Ok I think I see, kind of what described subterFUSE then. But mixing nearfield and listening position.
But first, question for confirmation: bandpass = between XO points, stop band = below & Above XO points?
In fact there's a lot of similarities with what I was trying to do with Dirac recently (and APL before).
Meaning focusing PEQ+XO to get to the acoustic slope, on the stop & transitions band, and leave the FIR device focusing on the bandpass.
Well with these actual words it seems much simpler.
But I never used near-field measurements for anything else than just checking the driver.
I'll have to give it a go, it will simplify the process, less steps, less time.
(yesterday with all these sweeps on such a large area I got lost at one time, what to EQ what not)
How close do you measure?
And how do you do for the HF drivers? (for flat)
Also I must say, I'm getting confused.
- after all these readings from Andy on how we should EQ the whole system (drivers+car reflections).
Yet here you're removing some of these effects of the equation.
- but in the same time I can see some value, maybe just trade-offs or for better balance like you said.
- and I'm close to think that these points were the ones blocking me before.
To take what I said and add some common sence in your own way and your own system. Your gain structure will be different than another and you will know how your amps and equipment like to be gained. So use good judgment and steer clear of large amounts of boost when there's already a strong signal going in/out. There's barely any digital headroom, in most recordings post y2k.
So in general when tuning your system for good balance there is a way with all the various in/out eqs.
My method works in my system and makes sence acoustically for my system and previous renditions on how I like things to sound. 1st off I undergain my amps. I think it sounds better and I like all analog signals going in to be there max without clipping. Just how I roll.
But as far as what I meant , if you have let's say a cdsp and you have input eq and output eq.
If your tuning the system as a whole you don't want to turn down any frequency if it doesn't affect all of the speakers on that channel. We're 2ch people so tuning needs be done in 2ch to be balanced. If you turn down let's say 500hz that will affect harmonic structure of the magnitude all the way up and down the spectrum. Haven't you ever turned up or down 20khz? Ever notice it will affect the other frequencies like 10khz and 5khz (I think it effects all the frequencies go but I'll use harmonics to make the point) if you change the harmonic structure of the signal only on part of the signal the harmonics won't be in sync so to speak. So any eq I make to a single speaker I apply it to fix crossover slopes. So when measuring for abnormalities in crossovers I want to eliminate the roomout of my measurements so it more faithfully represents the electrical signal. right in front of the speaker will dictate the speakers closest resemblance to the electrical signal so that's where you want to make measurements for making acoustic and electrical signals match for crossover slopes. If I want a linear crossover I need the crossover acoustic behavior to match the linear slope that is electric so that way it's doing what it says and not something else.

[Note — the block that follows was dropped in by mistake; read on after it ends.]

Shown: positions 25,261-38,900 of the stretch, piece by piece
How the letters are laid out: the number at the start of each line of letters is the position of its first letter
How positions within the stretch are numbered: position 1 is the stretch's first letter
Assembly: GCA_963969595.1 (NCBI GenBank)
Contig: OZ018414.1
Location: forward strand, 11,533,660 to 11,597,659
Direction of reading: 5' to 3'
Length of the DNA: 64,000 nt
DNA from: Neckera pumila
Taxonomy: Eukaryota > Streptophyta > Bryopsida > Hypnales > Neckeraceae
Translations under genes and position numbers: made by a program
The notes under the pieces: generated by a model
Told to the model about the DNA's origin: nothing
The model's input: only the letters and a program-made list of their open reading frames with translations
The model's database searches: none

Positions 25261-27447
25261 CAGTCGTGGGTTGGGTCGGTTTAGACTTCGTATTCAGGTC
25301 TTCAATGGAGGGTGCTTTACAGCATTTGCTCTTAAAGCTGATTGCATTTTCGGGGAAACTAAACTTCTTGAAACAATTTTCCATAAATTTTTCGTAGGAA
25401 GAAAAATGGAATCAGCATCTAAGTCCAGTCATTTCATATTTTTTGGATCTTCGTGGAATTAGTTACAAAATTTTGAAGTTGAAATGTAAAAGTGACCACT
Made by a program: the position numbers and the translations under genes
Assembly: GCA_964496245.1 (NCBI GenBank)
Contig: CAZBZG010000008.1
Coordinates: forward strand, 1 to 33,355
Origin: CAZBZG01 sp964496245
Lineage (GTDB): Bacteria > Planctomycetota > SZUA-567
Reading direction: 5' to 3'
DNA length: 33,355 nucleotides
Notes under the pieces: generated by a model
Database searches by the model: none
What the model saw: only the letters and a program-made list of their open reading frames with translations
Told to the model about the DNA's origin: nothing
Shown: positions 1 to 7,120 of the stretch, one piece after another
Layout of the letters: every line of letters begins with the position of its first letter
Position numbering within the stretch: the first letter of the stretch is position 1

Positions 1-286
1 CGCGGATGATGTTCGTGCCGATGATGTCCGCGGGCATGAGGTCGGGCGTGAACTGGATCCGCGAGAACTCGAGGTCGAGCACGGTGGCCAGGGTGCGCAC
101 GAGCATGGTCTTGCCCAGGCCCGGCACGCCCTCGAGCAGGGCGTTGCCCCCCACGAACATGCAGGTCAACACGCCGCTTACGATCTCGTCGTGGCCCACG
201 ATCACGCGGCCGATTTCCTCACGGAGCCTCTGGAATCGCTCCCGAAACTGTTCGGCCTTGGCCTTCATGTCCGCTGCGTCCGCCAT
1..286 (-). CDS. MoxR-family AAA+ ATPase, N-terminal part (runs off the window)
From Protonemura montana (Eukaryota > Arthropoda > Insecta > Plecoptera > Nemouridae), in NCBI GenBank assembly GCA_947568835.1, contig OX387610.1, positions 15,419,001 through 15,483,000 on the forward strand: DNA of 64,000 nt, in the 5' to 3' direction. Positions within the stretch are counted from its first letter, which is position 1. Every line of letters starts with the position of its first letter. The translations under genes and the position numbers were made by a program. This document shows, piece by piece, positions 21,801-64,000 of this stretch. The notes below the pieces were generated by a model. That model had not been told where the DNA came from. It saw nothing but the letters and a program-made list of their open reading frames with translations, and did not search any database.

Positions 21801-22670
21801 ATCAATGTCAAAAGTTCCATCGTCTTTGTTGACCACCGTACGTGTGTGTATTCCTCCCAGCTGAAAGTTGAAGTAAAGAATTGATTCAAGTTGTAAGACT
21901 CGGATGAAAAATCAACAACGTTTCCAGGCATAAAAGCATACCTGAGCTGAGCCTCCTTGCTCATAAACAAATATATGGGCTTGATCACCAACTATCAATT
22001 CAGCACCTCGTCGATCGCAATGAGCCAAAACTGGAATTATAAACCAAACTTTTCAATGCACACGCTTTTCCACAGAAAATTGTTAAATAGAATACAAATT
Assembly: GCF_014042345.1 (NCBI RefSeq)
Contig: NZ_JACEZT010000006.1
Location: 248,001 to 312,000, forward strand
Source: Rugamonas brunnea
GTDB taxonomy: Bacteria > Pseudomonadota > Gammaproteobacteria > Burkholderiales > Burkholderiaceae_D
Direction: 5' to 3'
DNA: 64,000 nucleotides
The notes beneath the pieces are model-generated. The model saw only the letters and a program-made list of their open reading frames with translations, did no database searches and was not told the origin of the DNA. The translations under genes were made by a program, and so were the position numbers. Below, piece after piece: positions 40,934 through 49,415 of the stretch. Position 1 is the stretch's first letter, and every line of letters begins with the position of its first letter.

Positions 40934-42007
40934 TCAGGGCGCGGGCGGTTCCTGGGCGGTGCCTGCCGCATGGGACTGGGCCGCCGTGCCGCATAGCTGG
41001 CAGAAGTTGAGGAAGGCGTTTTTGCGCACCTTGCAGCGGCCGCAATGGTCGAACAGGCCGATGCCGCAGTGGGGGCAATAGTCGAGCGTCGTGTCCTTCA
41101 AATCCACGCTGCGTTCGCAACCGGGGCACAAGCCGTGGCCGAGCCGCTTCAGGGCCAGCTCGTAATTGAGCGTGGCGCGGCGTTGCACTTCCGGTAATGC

So stop band is everywhere below/above the crossover point. When I make these close measurements I want to flatten the areas below/above my crossover points. Except I will have the crossovers off for this. Now the common sence. If the close measurement isn't manageable within a few db of cut boost on it I won't radically alter the signal. It's like we just want a bit of smoothing so the response is more flat. As long as it sounds good it will work. Meaning again I wouldn't go boost a frequency 10db or something absurd. If the speakers close responce isn't already close to flat I fix the problem to make it more flat . At crossover and the first oactave I try to make pretty flat. Remember this will bean area that will be attenuated , so the louder levels will be heard more so its more important closer up the slope and less important down slope. Depending on how shallow your slope is would also bag for some common sense on how much to use . You just want the responce to be somewhat flat so when you do engage the crossover it will do what you see on your dsp screen and not something else like have a big peak half oactave into the crossover.
Once crossovers are measured and linearized than I apply gloabal eq to actually flatten the frequency response at the listening position.
So why is it okay to add eq at a specific speaker at crossover and not anywhere else? Because that will be an attenuated spot in the spectrum the summed signals from the Speakers overlap areas will be "in tune" first. Then it's time to address the room and the system as a whole . There are some people who are dead set against anything but global EQ . Saying there's no need for it if your crossovers are good and placement is good, and I am onboard with that a single 30band eq on a system an offense more deadly than the most exotic processor in the wrong hands. And I think that that sentiment is valid, to keep the fidelity of the original signal. Only because environmental issues are so complicated to deal with . That's why I am really interested in Dirac and apl. It's a approach that effects the entire signal at once. It does it just fix phase per speaker he just fixes the phase of the entire signal which would be better on a more grand scale two include timing/phase moreover FR.